Council halves child protection plans after radical service change

09 Jan 2017

Chief social worker hails “incredible outcomes” of Hertfordshire council’s family safeguarding teams and says model could have national impact

The number of children on child protection plans in Hertfordshire has halved thanks to a new family safeguarding model, according to the council.

The chief social worker for children praised the “incredible outcomes” achieved by the project, which has also seen a drop of 67% in the number of repeat police call outs for domestic abuse incidents among the families it works with.

The family safeguarding teams bring children’s social workers together with professionals specialising in working with adults around mental health, drug and alcohol and domestic abuse. The teams work with shared caseloads and provide intensive support to both parents and children.

Hertfordshire introduced the model following a a successful bid for £4.9m in funding from the Department for Educations’ innovation programme. The council said child protection plans had fallen from 1032 to 530 since January 2015, a reduction of 49%.

‘Incredible’

A full evaluation report on the Hertfordshire model is expected in coming weeks. At an event held in December to celebrate the project’s progress, Isabelle Trowler, said the report would evidence “incredible outcomes”.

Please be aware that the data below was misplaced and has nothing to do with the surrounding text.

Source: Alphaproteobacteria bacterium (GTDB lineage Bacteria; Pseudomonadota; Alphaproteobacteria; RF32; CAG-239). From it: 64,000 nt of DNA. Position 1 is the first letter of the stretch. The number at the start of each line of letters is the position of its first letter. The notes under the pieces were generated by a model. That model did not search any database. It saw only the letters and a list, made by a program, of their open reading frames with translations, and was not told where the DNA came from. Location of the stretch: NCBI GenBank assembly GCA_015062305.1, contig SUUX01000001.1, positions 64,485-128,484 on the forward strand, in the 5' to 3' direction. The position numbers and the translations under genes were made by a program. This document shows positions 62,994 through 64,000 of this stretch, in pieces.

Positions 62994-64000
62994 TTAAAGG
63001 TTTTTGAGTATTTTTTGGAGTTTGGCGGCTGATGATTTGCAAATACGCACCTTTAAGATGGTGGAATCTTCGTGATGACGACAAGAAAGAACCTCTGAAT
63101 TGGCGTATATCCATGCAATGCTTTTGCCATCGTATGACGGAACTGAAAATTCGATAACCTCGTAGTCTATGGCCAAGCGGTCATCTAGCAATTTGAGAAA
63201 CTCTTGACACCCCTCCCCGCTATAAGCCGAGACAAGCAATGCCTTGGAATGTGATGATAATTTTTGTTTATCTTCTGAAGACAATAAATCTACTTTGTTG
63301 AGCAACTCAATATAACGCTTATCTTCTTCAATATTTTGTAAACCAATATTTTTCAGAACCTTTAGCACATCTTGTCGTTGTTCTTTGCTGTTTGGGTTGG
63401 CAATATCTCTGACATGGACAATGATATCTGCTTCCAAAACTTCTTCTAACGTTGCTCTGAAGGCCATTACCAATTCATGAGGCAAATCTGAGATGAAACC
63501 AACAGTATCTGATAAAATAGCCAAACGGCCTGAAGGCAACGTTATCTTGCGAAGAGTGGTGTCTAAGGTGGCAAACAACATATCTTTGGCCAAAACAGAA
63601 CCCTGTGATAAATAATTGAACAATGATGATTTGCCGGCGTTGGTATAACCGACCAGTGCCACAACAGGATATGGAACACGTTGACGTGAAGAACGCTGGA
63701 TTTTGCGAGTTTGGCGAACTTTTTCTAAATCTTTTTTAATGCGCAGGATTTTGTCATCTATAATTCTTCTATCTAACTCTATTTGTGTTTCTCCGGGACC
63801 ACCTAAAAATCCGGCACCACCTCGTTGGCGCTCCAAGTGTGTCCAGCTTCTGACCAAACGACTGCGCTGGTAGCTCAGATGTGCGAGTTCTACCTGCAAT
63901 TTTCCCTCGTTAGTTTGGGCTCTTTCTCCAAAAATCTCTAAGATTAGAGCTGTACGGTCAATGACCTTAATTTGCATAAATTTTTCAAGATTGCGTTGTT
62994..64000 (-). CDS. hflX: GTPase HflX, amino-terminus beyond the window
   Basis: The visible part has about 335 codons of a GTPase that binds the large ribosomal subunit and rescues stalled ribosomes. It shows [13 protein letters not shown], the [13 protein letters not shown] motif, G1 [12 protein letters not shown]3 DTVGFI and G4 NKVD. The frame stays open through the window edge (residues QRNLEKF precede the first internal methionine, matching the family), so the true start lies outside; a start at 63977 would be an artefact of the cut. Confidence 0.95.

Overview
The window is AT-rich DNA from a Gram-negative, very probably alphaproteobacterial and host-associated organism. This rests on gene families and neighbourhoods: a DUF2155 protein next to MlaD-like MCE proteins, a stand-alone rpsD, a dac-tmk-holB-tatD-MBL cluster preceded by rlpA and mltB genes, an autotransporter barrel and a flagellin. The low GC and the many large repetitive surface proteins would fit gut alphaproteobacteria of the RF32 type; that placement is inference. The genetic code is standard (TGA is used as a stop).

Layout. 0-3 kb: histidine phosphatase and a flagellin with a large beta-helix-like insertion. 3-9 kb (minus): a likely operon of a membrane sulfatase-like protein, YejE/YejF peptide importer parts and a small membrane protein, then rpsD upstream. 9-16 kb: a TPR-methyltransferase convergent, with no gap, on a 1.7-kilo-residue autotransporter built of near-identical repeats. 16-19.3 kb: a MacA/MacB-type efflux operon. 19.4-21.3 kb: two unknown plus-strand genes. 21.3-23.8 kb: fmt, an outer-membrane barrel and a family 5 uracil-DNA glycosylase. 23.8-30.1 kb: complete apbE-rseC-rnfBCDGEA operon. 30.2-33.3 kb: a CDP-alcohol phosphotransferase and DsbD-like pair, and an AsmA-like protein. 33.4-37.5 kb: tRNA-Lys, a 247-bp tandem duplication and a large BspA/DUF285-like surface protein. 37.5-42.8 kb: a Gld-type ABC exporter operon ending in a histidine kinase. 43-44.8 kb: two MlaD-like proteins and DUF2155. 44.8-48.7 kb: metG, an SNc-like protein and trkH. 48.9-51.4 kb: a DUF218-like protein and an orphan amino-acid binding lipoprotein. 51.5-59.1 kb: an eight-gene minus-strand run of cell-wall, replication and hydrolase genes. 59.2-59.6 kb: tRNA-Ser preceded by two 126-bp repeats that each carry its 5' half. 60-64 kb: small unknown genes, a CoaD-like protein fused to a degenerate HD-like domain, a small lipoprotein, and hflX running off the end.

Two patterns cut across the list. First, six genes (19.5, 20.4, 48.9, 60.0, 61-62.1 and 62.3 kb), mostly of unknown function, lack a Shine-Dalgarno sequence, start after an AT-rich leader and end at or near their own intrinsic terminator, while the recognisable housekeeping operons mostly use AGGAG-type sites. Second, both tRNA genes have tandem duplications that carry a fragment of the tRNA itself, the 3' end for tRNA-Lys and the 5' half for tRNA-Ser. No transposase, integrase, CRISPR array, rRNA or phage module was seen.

She praised the “herculean effort” of staff involved and said the impact of their work would “ricochet around” the social care system in England.

“It is so important that we learn from what they have done. The impact this overarching care framework in child protection might have on the national system could be quite profound. I think Hertfordshire might just be our national treasure.”

Richard Roberts, the council’s cabinet member for children’s services, said the new approach had helped more families keep their children at home.

He said: “It has been no small feat executing this ambitious project in a big shire county like ours, but everyone has been so enthusiastic and pulled together to make it happen.

“So we would like to thank our social workers, drug and alcohol workers, mental health workers and all other parts of the family safeguarding teams across the country – you are helping make this possible.”

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